• We review asymptomatic splenomegaly in Indochinese refugees and provide recommendations for evaluation of the problem. Prevalence of splenomegaly in newly arrived Indo-chinese refugees was 2.5%, three times more prevalent in the Hmong than in the non-Hmong refugees. Male Hmong refugees aged 15 to 29 years had the highest prevalence (10%). For the 50 Hmong refugees studied, there was no evidence that their splenomegaly was caused by clonorchiasis, schistosomiasis, tuberculosis, syphilis, lymphoma, tropical splenomegaly syndrome, or clinical malaria. Cases were more likely to have hepatomegaly, hepatitis B surface antigen positivity, and a low mean corpuscular volume than a reference population of Hmong refugees. Malaria antibody titers were elevated in all but one of the 41 cases (98%) tested.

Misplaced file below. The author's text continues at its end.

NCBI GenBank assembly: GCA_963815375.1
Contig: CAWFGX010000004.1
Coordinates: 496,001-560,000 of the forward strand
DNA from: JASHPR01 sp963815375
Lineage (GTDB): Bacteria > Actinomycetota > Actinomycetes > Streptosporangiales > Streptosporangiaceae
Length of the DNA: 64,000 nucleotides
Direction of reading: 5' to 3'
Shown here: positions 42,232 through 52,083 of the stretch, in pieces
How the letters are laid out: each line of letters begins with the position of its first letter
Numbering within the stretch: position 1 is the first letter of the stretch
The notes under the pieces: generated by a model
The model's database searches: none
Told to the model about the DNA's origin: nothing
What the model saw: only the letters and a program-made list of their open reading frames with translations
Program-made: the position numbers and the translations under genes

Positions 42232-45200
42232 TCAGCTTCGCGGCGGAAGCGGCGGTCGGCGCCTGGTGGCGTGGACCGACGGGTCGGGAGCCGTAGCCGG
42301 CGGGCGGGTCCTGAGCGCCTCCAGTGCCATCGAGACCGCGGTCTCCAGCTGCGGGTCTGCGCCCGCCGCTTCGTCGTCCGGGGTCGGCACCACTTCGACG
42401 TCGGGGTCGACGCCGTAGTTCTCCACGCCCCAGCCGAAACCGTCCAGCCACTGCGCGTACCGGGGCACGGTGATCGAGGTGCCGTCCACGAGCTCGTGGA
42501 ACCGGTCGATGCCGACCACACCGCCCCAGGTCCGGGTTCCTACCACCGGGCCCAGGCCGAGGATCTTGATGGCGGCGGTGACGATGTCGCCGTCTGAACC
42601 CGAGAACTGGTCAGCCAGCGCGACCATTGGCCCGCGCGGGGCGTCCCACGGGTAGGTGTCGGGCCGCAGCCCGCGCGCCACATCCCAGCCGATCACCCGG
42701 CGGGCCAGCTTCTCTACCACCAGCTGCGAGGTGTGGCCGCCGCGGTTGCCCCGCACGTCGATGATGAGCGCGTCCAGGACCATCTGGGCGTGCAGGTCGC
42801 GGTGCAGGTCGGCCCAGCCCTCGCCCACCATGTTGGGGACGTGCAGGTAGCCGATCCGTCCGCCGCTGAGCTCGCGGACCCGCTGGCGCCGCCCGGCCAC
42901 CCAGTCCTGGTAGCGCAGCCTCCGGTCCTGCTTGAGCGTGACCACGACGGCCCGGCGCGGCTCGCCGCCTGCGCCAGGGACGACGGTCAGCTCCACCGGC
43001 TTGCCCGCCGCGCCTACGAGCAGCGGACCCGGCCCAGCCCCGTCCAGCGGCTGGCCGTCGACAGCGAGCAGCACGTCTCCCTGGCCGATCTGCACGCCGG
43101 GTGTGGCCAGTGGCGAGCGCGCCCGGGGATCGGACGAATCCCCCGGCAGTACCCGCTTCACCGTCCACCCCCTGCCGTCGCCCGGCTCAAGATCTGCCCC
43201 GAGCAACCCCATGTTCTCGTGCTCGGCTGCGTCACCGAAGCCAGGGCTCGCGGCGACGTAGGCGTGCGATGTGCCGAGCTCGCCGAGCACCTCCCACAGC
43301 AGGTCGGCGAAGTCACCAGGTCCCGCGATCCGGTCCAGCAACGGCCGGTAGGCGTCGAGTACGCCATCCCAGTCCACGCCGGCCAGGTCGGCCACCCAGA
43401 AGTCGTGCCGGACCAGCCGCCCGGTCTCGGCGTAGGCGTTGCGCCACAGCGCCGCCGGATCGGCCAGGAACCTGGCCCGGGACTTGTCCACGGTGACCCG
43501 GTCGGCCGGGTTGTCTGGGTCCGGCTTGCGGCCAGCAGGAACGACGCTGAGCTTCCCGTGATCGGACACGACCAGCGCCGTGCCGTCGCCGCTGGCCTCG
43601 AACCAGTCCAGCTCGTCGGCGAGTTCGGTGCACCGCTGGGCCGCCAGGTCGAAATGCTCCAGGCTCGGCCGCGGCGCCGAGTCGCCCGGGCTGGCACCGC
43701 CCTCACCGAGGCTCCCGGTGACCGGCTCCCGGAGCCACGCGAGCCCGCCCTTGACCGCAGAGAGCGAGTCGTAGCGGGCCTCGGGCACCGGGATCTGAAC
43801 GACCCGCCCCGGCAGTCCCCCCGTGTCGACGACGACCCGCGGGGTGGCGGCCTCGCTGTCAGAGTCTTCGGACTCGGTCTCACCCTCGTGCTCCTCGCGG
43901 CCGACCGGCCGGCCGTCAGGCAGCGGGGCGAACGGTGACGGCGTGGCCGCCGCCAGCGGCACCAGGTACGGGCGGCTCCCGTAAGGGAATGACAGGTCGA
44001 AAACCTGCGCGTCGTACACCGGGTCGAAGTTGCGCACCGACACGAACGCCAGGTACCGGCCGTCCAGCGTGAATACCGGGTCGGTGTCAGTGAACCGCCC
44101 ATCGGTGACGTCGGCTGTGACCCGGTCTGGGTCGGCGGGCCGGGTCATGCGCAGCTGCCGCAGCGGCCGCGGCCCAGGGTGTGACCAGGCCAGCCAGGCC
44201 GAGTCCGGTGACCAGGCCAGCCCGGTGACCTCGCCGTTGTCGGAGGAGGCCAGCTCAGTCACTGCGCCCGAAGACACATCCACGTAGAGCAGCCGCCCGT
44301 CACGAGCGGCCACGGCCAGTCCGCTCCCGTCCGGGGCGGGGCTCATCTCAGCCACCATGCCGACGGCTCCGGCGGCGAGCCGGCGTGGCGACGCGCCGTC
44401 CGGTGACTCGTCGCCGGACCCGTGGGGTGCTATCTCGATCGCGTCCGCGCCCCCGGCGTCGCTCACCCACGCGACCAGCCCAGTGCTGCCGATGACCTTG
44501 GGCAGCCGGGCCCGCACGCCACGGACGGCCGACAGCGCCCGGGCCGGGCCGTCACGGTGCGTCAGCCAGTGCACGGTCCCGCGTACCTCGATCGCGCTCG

(Arch Intern Med 1984;144:257-260)